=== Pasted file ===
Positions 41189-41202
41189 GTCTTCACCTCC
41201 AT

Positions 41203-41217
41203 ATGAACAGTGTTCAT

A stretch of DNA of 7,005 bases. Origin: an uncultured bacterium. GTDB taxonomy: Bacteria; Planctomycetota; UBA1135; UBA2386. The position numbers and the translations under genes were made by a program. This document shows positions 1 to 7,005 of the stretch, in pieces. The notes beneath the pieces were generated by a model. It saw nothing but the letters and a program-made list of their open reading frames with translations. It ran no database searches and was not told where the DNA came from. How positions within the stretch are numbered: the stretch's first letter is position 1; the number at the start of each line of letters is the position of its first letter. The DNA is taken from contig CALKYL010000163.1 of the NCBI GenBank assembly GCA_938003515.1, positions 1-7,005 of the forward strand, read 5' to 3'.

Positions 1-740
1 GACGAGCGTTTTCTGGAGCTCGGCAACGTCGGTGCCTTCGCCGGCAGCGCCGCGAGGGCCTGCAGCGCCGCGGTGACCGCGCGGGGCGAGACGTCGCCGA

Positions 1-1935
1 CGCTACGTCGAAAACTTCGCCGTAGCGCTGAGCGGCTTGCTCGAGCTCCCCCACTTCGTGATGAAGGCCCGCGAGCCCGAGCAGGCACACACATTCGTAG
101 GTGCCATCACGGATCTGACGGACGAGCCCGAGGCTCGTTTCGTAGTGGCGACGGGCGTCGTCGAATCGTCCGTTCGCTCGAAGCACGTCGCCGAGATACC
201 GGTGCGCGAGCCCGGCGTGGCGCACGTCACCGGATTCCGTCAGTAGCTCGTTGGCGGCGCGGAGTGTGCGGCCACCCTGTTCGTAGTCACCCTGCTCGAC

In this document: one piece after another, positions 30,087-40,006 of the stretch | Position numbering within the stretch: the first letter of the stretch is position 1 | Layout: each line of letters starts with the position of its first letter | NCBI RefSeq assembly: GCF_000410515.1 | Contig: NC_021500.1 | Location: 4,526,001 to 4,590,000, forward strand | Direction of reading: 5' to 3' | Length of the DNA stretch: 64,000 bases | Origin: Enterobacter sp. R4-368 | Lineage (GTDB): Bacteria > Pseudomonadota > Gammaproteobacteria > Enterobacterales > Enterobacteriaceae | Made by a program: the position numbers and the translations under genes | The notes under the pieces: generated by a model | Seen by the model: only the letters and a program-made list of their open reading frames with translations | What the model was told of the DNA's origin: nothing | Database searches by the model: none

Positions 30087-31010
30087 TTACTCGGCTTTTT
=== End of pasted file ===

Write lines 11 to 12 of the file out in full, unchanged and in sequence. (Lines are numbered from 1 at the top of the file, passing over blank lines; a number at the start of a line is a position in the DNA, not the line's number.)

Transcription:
101 GTGCCATCACGGATCTGACGGACGAGCCCGAGGCTCGTTTCGTAGTGGCGACGGGCGTCGTCGAATCGTCCGTTCGCTCGAAGCACGTCGCCGAGATACC
201 GGTGCGCGAGCCCGGCGTGGCGCACGTCACCGGATTCCGTCAGTAGCTCGTTGGCGGCGCGGAGTGTGCGGCCACCCTGTTCGTAGTCACCCTGCTCGAC